This course is intended primarily for students majoring or minoring in computer science or information systems. It assumes CSC 171 and 172 as prerequisites. If you're taking 172 concurrently with 270, you'll have a more difficult time, but you should be able to survive the course; talk to the instructor. This is largely a programming course, so students should expect to spend a lot of time -- on the order of five hours/week outside class -- designing, writing, testing, and debugging programs.
If you're taking this course, you are already comfortable with the notion of writing a program, and you've learned some of the techniques and data structures most often used in computer programs. But you've probably only worked in one or two languages (e.g. Scheme, Java, C++, C, Visual Basic, Perl, PHP, Python...), of the thousands of languages out there, each of which has its own strengths and weaknesses.
The word "paradigm" originally meant a way of remembering verb conjugations and noun declensions. Since the publication of Kuhn's Structure of Scientific Revolutions, the word has taken on a different meaning: an approach to a field of study that affects not only what answers you get, but even what questions you ask.
Computer scientists often refer to four major paradigms of programming: procedural or imperative, object-oriented, functional, and logical or declarative. But the boundaries aren't always clear-cut. It's generally possible to program in any paradigm in any language; languages differ in what paradigm "comes naturally". Thus we describe Scheme as a "functional language", C a "procedural language", and Prolog a "logical/declarative language" because those are the paradigms that come most naturally in each language. C++ and Java are both on the spectrum between procedural and object-oriented, with C++ more procedural and Java more object-oriented. Each paradigm works best to solve a particular sort of problem, and to be a competent programmer you should be familiar with all four (and whatever fifth one comes along in a few years).
A programming language is a tool. A programmer who approaches every problem by thinking about how to solve it in procedural/OO Java or C++ is like a carpenter who uses a hammer on everything, even when a saw or a screwdriver would be more appropriate. A competent programmer must be able to select the most appropriate language and paradigm for any given problem. (Half of last year's final exam in this course was "For each of the following programming problems, what language would you use to solve it and why?") Furthermore, a competent programmer must be able to write idiomatically in each language, i.e, to write in the style to which that language is suited: don't be like the carpenter who chooses a screwdriver, but still uses it like a hammer. And finally, a competent programmer must be able to learn a new language and its idiom quickly.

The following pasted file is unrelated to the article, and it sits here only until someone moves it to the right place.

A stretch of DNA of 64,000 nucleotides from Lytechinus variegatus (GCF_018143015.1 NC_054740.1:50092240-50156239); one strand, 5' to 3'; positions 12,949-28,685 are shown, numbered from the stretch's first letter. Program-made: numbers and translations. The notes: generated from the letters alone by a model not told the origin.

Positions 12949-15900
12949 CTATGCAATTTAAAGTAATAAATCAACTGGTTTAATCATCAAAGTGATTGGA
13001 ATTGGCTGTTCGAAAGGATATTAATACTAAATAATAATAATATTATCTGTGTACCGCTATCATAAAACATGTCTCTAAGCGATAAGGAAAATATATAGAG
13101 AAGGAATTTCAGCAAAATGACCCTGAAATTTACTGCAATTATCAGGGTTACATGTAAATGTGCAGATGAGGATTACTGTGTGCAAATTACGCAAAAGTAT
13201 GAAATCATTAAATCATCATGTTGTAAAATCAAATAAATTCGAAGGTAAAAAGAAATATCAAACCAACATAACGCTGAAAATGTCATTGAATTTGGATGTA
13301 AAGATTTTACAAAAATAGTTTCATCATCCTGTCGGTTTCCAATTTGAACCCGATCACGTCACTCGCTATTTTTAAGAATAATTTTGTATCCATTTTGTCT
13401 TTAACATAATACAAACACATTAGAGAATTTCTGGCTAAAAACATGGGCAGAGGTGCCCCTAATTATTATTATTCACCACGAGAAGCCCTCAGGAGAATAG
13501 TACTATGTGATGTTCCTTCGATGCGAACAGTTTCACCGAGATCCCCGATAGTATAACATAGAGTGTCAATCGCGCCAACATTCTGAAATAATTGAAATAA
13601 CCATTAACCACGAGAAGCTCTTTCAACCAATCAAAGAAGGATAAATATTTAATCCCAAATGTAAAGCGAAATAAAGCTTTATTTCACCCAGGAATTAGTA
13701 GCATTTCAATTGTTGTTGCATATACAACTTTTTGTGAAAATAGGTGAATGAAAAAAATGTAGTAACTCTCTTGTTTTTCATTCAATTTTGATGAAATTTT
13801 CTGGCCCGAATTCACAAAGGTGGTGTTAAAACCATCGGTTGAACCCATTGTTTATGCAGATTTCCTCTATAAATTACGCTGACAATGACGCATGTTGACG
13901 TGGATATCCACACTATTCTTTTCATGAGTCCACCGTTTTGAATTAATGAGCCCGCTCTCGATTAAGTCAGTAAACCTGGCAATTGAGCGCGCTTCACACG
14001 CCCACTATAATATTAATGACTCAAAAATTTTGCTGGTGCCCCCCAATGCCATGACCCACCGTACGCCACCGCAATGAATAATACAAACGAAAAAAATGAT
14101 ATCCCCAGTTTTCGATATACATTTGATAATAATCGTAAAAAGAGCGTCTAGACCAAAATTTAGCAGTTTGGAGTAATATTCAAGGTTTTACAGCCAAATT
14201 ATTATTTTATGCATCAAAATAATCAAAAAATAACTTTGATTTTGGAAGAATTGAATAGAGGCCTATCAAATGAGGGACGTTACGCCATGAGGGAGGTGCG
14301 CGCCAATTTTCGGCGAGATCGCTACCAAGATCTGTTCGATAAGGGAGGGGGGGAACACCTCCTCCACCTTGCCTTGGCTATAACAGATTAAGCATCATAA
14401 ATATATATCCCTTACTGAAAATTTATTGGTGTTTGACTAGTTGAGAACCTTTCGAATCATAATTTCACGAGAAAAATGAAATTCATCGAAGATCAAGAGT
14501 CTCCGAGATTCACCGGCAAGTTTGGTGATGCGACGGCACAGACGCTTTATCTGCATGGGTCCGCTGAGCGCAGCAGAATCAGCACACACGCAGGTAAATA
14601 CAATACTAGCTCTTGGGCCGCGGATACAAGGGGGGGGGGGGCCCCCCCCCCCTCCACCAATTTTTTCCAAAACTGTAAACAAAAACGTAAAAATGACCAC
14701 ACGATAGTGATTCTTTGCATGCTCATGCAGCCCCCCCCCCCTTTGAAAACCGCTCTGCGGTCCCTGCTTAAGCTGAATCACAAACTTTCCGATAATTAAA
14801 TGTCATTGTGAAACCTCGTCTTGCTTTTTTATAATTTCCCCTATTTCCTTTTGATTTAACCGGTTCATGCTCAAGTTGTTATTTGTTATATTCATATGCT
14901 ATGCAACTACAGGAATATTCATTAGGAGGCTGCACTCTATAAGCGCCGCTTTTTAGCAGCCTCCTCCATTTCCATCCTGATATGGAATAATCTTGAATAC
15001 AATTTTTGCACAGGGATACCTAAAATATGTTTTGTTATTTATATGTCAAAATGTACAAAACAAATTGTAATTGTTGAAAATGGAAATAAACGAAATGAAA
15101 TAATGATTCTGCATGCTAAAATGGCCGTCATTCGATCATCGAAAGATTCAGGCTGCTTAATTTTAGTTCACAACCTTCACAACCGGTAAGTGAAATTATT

So by the end of this semester, you should be able to
read and write correct, working, idiomatic programs of a few dozen to a few hundred lines in C++, Scheme, and Prolog, using a variety of data and control structures;
explain differences and similarities among the procedural/imperative, object-oriented, functional, and logical programming paradigms;
upon seeing a programming assignment, assess the advantages and disadvantages of solving it in various languages and paradigms, and choose an appropriate language and paradigm to solve it;
learn a new language quickly upon demand (e.g. by an employer who needs you to write in that language).
Goethe once wrote "he who doesn't know foreign languages knows nothing of his own." (Of course, he wrote it in German: "wer fremde Sprachen nicht kennt, weiß nichts von seiner eigenen.") It's hard to understand the structure of a language if you don't have other languages to compare it with. The same goes for programming languages: even if you end up writing most of your future programs in Java, the experience of having written in other languages and other paradigms may make you a better Java programmer.
I've ordered a textbook through the Bookstore, and included links to some other on-line sources:
Bjarne Stroustrup's The C++ Programming Language. Stroustrup invented C++, almost single-handedly, in the early 1980's, and his book is still the definitive reference on it. He also included a lot of good advice on object-oriented programming and design.
An on-line textbook for beginning programming, which happens to
use Scheme, at